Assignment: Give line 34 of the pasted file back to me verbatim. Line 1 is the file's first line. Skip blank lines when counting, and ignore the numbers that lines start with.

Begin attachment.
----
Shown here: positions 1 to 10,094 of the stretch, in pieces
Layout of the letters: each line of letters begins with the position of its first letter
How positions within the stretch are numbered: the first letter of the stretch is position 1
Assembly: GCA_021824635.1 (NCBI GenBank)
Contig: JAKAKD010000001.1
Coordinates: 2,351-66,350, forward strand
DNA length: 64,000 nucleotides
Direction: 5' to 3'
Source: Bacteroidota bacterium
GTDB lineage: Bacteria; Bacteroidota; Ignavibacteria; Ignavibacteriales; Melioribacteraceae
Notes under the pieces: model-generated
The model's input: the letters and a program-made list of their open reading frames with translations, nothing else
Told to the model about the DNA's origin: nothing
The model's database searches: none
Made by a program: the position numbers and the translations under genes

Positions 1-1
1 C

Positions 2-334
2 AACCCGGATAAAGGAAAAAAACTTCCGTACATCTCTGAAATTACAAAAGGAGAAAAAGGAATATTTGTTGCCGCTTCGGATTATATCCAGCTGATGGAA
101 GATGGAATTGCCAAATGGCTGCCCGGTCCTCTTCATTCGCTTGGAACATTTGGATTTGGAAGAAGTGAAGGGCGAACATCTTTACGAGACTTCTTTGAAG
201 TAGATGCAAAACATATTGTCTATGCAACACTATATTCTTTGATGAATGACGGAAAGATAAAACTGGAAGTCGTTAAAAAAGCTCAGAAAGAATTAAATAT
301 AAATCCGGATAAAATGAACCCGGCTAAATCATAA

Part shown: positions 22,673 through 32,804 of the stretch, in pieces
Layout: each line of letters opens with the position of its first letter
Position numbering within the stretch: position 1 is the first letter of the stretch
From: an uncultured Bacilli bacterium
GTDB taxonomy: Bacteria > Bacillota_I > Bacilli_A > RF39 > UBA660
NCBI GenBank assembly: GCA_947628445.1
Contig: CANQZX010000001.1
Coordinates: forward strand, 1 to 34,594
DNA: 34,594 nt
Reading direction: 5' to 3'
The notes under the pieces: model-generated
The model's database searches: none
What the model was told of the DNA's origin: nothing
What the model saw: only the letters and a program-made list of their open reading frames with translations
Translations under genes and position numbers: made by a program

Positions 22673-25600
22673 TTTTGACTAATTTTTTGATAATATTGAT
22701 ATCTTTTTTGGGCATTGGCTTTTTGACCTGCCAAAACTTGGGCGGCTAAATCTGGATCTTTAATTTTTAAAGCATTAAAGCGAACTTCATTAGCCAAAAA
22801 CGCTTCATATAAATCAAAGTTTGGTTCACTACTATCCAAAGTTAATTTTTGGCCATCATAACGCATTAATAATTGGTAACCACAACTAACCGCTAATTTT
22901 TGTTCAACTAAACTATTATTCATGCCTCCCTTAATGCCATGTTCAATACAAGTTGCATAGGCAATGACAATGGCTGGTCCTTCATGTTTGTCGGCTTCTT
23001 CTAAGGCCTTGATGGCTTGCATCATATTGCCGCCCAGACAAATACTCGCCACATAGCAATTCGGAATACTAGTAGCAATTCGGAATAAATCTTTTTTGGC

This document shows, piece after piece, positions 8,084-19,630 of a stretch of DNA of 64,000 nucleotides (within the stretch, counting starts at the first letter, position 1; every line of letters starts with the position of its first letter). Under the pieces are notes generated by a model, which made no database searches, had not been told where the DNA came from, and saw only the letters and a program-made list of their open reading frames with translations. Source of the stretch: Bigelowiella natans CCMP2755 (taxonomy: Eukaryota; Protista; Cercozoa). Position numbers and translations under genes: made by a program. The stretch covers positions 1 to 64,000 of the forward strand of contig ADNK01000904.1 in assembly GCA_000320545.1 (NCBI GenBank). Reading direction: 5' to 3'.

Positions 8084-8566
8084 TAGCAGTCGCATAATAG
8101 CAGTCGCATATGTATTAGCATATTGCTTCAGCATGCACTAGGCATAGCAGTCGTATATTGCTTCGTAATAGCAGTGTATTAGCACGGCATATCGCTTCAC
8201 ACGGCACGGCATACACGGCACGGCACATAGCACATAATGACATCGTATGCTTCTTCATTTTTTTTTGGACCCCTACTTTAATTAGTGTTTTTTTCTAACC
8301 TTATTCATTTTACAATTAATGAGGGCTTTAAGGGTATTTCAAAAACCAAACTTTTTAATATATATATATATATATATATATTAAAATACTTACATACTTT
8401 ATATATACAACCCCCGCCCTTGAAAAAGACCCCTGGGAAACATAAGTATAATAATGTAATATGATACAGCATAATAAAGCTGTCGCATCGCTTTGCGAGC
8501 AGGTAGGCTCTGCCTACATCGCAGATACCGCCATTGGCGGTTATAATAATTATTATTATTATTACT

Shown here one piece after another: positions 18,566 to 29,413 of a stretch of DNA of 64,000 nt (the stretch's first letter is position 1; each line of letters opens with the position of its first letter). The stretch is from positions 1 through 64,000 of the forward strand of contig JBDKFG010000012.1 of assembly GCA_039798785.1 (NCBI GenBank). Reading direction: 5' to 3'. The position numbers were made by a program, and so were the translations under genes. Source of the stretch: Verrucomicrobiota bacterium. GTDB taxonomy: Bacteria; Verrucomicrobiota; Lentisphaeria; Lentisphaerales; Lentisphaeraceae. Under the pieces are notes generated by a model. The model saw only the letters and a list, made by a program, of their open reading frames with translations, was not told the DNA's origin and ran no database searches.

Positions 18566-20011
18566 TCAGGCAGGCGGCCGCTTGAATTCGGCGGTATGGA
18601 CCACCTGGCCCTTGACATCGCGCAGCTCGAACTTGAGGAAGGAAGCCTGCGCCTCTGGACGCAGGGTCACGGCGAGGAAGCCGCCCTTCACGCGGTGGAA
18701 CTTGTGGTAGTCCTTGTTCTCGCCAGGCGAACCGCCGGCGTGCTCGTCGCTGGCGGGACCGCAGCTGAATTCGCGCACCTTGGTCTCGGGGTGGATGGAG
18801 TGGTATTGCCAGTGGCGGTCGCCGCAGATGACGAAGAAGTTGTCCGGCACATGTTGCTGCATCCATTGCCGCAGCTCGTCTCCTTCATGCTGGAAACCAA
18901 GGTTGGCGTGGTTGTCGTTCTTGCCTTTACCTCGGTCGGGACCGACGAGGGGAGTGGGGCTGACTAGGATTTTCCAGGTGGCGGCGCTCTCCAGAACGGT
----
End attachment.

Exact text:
The model's database searches: none